In addition to these appointments, Dr. John Johnson, who has served as the DPI’s deputy state superintendent for the past three years and has long worked in several leadership roles at the agency, will move to a senior policy advisor role in Dr. Underly’s cabinet. Associate Deputy State Superintendent Thomas McCarthy will officially move into the role of deputy state superintendent on July 1.

Overwhelming feedback in survey guides first update to terminology in nearly 10 years 

MADISON — Following months of extensive engagement with internal and external education partners, the Wisconsin Department of Public Instruction is updating terminology used to describe performance levels on required statewide standardized assessments. The updated terms are intended to foster conversations promoting student potential and growth at every level.

“During my time as superintendent and dating back to when I was a district administrator, I’ve often heard confusion from parents, families, and legislators on what performance terms on tests meant in regard to where students are at academically,” Dr. Underly said. “We really wanted to hear from our experts, our educators, on how they talk about student performance on tests and try to use the language they use. This updated terminology is not only clearer, it also recognizes the endless potential each of our students has as learners.”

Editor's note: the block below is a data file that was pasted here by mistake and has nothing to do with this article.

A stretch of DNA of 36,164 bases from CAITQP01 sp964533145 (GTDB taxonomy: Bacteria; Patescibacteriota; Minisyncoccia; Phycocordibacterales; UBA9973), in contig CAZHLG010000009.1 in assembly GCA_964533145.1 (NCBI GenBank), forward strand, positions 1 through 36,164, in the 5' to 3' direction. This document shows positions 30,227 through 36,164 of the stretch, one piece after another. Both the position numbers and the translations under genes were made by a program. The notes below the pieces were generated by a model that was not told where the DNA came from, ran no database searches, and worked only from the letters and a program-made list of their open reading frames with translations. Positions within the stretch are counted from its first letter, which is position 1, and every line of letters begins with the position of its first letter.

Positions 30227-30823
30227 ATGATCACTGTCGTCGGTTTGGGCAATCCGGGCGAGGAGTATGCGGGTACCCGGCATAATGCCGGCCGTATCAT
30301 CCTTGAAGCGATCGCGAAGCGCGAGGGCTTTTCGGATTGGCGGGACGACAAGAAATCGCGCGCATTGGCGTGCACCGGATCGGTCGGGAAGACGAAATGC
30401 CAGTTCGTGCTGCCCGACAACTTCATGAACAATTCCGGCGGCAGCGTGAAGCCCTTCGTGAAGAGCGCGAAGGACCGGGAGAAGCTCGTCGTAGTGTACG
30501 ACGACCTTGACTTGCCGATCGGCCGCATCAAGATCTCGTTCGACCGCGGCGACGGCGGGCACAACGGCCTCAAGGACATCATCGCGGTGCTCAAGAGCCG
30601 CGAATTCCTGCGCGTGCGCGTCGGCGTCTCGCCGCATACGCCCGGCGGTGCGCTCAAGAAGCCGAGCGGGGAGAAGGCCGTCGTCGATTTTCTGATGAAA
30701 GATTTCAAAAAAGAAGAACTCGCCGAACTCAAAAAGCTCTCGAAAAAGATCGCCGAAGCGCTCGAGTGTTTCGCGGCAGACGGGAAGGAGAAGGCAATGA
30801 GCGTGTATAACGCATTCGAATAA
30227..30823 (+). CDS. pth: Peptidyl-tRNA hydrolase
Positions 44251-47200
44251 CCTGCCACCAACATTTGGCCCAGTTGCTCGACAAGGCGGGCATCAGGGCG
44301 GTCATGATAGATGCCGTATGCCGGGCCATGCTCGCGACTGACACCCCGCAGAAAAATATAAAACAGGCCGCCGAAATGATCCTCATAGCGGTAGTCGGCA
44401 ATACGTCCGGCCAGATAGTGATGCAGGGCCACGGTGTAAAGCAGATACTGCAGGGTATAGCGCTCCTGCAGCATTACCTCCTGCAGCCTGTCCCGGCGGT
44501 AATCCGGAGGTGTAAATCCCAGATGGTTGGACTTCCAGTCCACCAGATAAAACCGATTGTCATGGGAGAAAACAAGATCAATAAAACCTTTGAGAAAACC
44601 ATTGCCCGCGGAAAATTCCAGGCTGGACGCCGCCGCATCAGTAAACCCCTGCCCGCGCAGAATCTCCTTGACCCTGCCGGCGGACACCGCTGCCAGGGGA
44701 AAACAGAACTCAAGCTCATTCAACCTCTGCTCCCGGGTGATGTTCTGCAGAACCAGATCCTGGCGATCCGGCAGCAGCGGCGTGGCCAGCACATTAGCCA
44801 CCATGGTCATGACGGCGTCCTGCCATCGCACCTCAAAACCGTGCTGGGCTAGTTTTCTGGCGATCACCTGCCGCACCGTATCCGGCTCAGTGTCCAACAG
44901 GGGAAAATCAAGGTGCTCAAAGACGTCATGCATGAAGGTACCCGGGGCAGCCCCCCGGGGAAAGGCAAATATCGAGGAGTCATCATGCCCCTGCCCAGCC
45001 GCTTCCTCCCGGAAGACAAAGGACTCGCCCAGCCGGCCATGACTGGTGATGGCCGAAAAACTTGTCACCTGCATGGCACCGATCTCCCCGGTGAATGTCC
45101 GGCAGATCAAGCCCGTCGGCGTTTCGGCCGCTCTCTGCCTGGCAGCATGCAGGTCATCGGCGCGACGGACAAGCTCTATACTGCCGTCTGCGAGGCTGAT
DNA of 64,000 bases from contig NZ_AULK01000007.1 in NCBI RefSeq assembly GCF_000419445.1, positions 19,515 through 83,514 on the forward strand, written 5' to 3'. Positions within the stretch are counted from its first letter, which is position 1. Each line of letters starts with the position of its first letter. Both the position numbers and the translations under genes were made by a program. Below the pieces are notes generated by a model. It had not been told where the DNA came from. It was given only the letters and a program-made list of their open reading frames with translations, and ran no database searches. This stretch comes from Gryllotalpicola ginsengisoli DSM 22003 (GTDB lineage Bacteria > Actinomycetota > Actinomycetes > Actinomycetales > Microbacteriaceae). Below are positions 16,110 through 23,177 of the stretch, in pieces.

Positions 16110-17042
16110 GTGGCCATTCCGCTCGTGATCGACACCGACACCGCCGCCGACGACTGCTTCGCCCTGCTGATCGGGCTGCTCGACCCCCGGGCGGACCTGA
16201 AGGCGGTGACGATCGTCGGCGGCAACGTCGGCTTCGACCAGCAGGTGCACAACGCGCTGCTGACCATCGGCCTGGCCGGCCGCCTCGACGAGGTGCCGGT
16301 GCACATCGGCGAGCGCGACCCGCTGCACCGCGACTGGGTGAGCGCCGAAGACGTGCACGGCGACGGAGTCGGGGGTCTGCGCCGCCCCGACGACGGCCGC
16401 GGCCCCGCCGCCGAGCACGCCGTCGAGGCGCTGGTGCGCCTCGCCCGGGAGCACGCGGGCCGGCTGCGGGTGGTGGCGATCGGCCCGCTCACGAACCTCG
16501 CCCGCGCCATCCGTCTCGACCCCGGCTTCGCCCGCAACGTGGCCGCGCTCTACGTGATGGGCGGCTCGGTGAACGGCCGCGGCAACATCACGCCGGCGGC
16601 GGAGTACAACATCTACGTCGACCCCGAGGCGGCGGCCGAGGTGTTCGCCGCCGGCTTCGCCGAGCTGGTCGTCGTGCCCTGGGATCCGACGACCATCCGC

The terms developing, approaching, meeting, and advanced will replace the previous terms that have been used since 2014-15 — below basic, basic, proficient, and advanced. These updated terms will be used moving forward (beginning with assessments from the 2023-24 school year) on student reports for the Forward Exam, in addition to school, district, and state secure and public reports for the Forward Exam, ACT, and PreACT Secure.

The updated performance levels will be used in a formal standard setting meeting taking place June 11-14. Around 100 educators will participate in this standard setting meeting, which takes place when a new or updated assessment is administered. Because new Forward Exam English language arts and mathematics tests were administered to students in grades 3-8 during spring 2024, this standard setting is required to establish achievement benchmarks. A similar process last took place in June 2016 after the previous Forward Exam ELA and mathematics assessments were administered for the first time. During standard setting, educators review live test questions in relation to the Wisconsin Academic Standards and recommend achievement benchmarks to the state superintendent.

In the 2021 Youth Risk Behavior Survey, Wisconsin students noted a decrease in feeling like they belonged at school. Less than half (45%) of students who got a “C” letter grade, and just 24% of students who got a “D/F” said they felt like they belonged at school, survey data indicated. The updated performance level terms improve feelings of encouragement and motivation for all students, including those scoring lower on tests than their peers.

In December 2023, the DPI sent a survey to partners seeking feedback on potential updates to the descriptive terms. More than 800 responses and 500 comments were received from educators, administrators, parents, families, and education groups from across the state, with an overwhelming majority expressing support for descriptive terms focusing on a growth-based mindset.

A handout with more detail regarding the update can be found on the DPI’s website. Information on the Wisconsin Student Assessment System can also be found on the DPI’s website.